Mind you Ashley Zhangazha’s Biff runs him pretty close. It has been my pleasure to see Mr Zhangazha’s on a few occasions now, Terror, The Lottery of Love, Human Animals and most, recently, carrying the Public Arts  community version of Pericles at the NT, but again this was another step up. That is not to downplay Maureen Beattie’s Linda or Buom Tihngang’s Happy, or the supporting cast, but the scene where Willy and Biff argue is hair on the back of the neck stiff. It felt like Biff, even in his football days, just didn’t want to believe. Another highlight is the first appearance of Trevor A Toussaint’s imposing Uncle Ben, Willy’s successful, but now dead, brother. Don Warrington’s Willy visibly shrinks when he sees him. Or Howard’s (Rupert Hill) agonising embarrassment when Willy begs him, getting ever hoarser, for a desk job. Or Willy’s pathetic excuses when Biff turns up, in flashback at the Boston hotel, to find him with “Miss Francis” (Rina Mahoney). Or the touching devotion that Linda shows in believing the family’s money problems are on the brink of being solved.

The original title of Miller’s play was, famously, The Inside of His Head. Willy’s interior world and the exterior reality are in constant flux. To stage a production with this much clarity, on a copper disc, with no scenery bar a few branches overhead, no rooms, and few props, in a raised circle on which the non-speaking cast rest.and watch, in a theatre in the round, which itself is in a sphere, could hardly have been more apposite. This staging, together with the casting, may make for a less immediate connection than in other, more “traditional” productions but, for me, Death of a Salesman is as much food for the brain as blood for the heart, if you will forgive the mangled metaphors. And it brings home, from this now 70 year old play, that Willy is still right here, right now in many men. 

A triumph. 

Peterloo film review ****

peterloo_carlile

Peterloo, 2nd November 2018

I doubt that there has ever been a more carefully researched, painstakingly assembled or more vividly imagined “history” film than Peterloo. If you like Mike Leigh (I do) you are going to love this. If you like British social, economic and political history (I do) you are going to be very interested in this. If you are concerned about the brutality with which power can crush the legitimate appeals of the ordinary person, (you should be wherever you sit in the system), this is going to stir you. If you understand the power of oratory, (words are what turn ideas into action), then this is going to draw you in. If you like the cast, Rory Kinnear, Maxine Peake, Pearce Quigley, Karl Johnson, Nico Mirallegro, Tim McInnerney, and especially Neil Bell and David Bamber, all stood out for me, but honestly this is a massive assemble of British acting at its best, then you will relish this.

However if you are after a satisfying personal drama, or complex plotting, then you might want to look elsewhere. Which given that this is a film that documents one of the darkest days in British history shouldn’t come as too much of a surprise. (Mind you this wasn’t the only massacre of peaceful protestors in the first half of the C19, more followed in the 1830s, notably in Wales). There is a lot of talking, at the meetings called by the various political radicals and reformers in and around Manchester in 1819, between the founders of the Manchester Guardian and the firebrand liberal orator Henry Hunt who was invited to address the rally in St Peter’s Field, within the family of Joseph (the real life John Lees) which is the emotional centre of the film, between the moreorless vicious magistrates who look to Government to break the sedition and between the Home Secretary and the lackeys who do his business. In this way Mike Leigh shows us why the people of Manchester and their leaders sought reform, of representation, of taxation, of the punitive Corn Laws, and why the authorities became so fearful, and were so consumed with the threat that the radicals posed, that they wilfully sanctioned a cavalry charge by volatile yeomanry and troops into the innocent crowd of 100,000 crammed into a square with minimal exits.. It is also what ensures the universal relevance of the film and the events it portrays. The power of rhetoric and the paranoia of the State are constants in the human condition.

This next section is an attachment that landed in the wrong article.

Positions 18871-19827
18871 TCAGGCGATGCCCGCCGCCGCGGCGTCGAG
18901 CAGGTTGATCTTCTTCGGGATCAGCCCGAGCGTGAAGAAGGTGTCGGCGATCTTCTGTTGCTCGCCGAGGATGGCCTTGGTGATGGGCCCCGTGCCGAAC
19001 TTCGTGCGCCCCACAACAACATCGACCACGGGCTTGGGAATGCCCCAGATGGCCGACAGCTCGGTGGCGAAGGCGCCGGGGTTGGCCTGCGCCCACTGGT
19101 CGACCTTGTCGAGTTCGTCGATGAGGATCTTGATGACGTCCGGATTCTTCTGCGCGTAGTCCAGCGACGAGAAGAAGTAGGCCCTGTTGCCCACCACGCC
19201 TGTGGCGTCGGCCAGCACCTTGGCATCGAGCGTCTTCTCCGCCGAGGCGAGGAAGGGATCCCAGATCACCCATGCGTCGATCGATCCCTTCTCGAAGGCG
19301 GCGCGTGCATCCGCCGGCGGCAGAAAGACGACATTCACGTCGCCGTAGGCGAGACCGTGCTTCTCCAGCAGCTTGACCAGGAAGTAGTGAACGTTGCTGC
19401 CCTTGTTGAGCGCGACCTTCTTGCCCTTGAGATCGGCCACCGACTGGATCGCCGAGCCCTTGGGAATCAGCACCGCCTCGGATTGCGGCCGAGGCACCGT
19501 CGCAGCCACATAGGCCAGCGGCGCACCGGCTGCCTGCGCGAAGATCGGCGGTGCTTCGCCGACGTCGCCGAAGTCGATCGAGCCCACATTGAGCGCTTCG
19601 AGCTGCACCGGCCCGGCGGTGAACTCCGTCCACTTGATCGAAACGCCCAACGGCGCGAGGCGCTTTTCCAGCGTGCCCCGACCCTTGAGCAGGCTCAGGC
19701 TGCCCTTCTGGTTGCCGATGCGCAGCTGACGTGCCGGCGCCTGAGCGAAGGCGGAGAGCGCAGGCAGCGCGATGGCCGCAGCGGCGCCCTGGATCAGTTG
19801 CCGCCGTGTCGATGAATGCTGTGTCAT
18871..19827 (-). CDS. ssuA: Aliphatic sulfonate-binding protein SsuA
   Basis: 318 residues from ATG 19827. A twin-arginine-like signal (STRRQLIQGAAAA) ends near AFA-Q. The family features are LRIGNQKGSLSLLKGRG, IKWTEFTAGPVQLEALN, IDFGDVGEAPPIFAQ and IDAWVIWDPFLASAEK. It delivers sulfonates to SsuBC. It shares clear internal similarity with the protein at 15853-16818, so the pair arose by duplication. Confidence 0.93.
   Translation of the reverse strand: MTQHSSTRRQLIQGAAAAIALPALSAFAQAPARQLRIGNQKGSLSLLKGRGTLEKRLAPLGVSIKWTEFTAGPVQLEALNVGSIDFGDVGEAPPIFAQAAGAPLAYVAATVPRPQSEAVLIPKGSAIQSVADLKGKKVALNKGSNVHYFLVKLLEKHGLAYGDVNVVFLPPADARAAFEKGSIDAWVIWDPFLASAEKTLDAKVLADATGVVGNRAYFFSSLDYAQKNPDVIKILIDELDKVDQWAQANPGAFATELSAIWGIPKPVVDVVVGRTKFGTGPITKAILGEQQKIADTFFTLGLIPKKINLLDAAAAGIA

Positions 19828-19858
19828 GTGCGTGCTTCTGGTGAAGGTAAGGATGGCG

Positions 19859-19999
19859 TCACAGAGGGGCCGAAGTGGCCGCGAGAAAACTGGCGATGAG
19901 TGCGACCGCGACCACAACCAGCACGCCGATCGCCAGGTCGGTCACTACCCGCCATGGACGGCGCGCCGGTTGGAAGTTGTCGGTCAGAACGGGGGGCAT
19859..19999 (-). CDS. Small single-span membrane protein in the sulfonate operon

This final scene is as awful as you might imagine but Mr Leigh doesn’t overdo the sound and fury and cleverly links the massacre back t the field at Waterloo which opens the film and which gave the events their sobriquet. As so often with Mr Leigh the film is assembled from linked montages though here many of the scenes are splendidly expansive. The interiors especially, of the powerful and the dispossessed, of Parliament, magistrates houses, pubs, meeting houses, parlours, mills, are richly detailed. The moors around Manchester offer a wild, lyrical contrast to urban industry. I think I saw parts of Lincoln standing in for historic Manchester and, of course, Chatham Dockyard, the period film’s spiritual homeland.

This was the time when “entrepreneurial” capital was looking to the State to underpin its privilege at the expense of labour, the very struggle Engels was to highlight three decades later, when, despite apparent reforms, conditions for the working class had only got worse. Peterloo may have fired up the press in London and no doubt fuelled legislative change but, as the film shows, didn’t cause the mill-owners of Manchester to question their consciences.

Any other director, without the freedom that Mr Leigh has secured, (say thanks to all the producer money here, especially Amazon), would have been forced to compromise. There are one or two occasions when, maybe, just maybe, he might had left some of cinematographer Dick Pope’s stunning assemblies on the cutting room floor, but if he had then he wouldn’t be Mike Leigh and we wouldn’t have this film. And he has ben able to spend his handsome budget to create a film of incredible ambition. In addition to Mr Pope, I would also call out the work of costume designer Jacqueline Durran and her team, the set decoration of Charlotte Watts, composer Garry Yershon’s score and finally, and I might contend most importantly, historian Jacqueline Riding.

If you don’t see it at the cinema make sure to see it at home one day. It is “serious” and it is “important”, so clear the mental decks beforehand but it is richly rewarding and, shot through with humour, it is as entertaining as didactic gets.